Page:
Bristol County Sheriff Paul Heroux is criticizing proposed legislation that gives prison inmates early release in exchange for becoming organ donors.

The bill, filed by Democratic Rep. Carlos Gonzalez of Hampden County’s 10th District and Democratic Rep. Judith Garica of Suffolk County’s 11th District, would allow inmates of Massachusetts’ state prisons to reduce their sentences on the condition that they sign up to donate bone marrow or organs.

A former state representative himself, Heroux likened the legislation to a bribe. He said it would allow those seeking early release to avoid the rehabilitation process of the criminal justice system and would not reduce recidivism among convicted criminals.

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“What part of being an organ donor reduces the risk of recidivism? Nothing,” Heroux said. “There is no nexus, no common ground, between being an organ donor and being less likely to commit a crime.”

Recidivism, defined as the tendency of a convicted criminal to commit another crime, is an issue Heroux has wanted to address since he ran his campaign for sheriff in 2022. He said he favors reducing time in prison but only through the success of rehabilitation programs.

During his first two months as sheriff, Heroux has been evaluating rehabilitation programs offered by the corrections office and determining if they are effective in helping inmates re-enter the public.

“You have to measure the success of those programs,” Heroux said. “You cannot assume the programs work. You have to measure them, I am moving towards that in my jail.”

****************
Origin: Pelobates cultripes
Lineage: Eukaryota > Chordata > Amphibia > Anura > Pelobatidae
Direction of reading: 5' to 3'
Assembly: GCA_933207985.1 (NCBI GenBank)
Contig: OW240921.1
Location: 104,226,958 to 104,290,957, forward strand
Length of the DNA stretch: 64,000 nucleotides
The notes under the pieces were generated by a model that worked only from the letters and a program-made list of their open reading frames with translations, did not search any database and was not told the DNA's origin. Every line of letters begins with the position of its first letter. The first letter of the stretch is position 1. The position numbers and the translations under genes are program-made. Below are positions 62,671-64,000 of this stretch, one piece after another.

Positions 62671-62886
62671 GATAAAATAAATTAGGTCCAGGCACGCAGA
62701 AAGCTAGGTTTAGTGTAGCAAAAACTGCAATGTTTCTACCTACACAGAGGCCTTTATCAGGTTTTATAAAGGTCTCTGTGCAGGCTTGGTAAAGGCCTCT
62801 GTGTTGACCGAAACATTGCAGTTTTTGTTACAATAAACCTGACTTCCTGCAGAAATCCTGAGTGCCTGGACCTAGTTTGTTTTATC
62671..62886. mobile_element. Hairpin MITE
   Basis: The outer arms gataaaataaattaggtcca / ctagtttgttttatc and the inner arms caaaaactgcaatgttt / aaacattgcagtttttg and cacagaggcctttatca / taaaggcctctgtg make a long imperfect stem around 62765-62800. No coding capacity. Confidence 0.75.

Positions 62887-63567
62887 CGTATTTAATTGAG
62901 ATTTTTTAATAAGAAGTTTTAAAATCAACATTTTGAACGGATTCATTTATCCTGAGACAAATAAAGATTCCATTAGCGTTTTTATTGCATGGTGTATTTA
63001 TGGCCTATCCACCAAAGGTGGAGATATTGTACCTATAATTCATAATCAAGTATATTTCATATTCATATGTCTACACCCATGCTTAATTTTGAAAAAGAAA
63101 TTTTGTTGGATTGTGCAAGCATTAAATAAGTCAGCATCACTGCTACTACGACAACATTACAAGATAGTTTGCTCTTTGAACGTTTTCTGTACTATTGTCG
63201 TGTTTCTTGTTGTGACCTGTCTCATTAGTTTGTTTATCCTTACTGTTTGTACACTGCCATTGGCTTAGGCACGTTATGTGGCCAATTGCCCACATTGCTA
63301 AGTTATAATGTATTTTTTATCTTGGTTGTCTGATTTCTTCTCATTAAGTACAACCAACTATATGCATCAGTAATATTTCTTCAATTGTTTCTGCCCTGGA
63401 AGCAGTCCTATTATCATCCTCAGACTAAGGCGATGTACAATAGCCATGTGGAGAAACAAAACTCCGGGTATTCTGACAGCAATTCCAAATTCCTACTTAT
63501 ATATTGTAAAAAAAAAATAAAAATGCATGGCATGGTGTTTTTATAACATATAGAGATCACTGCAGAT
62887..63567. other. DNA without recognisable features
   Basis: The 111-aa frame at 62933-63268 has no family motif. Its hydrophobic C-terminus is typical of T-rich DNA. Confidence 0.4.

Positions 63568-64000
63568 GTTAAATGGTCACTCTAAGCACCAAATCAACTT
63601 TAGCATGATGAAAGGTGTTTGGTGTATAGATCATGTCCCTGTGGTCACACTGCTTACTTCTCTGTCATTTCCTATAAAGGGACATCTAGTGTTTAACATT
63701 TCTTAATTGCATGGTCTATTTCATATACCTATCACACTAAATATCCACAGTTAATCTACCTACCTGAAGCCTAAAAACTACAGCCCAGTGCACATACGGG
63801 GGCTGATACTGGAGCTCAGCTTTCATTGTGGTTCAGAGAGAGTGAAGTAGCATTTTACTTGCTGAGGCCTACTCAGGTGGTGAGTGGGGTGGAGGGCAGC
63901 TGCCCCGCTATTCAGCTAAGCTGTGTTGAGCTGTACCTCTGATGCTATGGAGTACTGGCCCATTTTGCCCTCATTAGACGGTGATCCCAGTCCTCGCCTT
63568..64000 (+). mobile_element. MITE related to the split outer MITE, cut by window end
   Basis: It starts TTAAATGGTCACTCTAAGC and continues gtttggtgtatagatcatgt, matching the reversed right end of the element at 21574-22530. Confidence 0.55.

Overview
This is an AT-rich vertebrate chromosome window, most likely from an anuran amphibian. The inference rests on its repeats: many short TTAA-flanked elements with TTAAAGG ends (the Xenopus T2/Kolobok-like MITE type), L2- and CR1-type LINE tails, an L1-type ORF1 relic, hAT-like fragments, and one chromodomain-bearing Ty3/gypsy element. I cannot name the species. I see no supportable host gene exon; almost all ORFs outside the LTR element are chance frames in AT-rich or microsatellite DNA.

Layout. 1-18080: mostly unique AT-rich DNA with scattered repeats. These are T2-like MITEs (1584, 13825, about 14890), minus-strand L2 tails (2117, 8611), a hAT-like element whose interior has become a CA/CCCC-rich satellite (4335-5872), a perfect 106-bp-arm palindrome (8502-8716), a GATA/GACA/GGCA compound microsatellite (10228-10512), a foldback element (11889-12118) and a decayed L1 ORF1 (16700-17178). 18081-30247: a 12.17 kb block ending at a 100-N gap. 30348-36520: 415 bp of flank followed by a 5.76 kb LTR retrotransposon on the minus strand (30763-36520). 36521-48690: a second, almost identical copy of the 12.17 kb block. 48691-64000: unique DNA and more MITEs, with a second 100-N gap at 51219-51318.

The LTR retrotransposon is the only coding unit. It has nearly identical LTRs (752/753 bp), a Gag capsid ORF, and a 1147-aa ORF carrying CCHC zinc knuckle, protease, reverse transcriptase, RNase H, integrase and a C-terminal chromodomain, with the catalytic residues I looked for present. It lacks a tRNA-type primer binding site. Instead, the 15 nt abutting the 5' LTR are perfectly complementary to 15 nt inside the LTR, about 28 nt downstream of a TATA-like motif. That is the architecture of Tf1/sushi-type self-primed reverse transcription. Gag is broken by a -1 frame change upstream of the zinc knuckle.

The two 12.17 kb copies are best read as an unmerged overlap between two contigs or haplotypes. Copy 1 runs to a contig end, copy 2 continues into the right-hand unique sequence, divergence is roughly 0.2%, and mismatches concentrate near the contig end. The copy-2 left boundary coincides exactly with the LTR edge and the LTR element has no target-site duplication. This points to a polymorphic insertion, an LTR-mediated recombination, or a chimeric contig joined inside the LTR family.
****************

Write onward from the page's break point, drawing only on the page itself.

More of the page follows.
Heroux said instead of passing a bill to avoid the rehabilitation process, the legislature should consider legislation requiring all Massachusetts county jails to file reports on their program's effectiveness. If the programming is successful, it could lead to early release, he said.

As a former director of research in the Massachusetts prison system, Heroux considers data analysis and statistics a necessary skill currently lacking in county jails across the Commonwealth

“It’s very frustrating,” Heroux said. “This needs to be built into the administration of the programs. I am very critical of the fact that no one measures programs properly.”

Heroux is not the only individual criticizing this bill.

Several human and prison rights organizations have slammed the legislation, calling it an inhumane practice to exchange reduced sentencing for organ donations.

The bill will be sent to a committee for further review, but Rep Gonzalez has told news outlets he will seek to amend the legislation after hearing the concerns from constituents.

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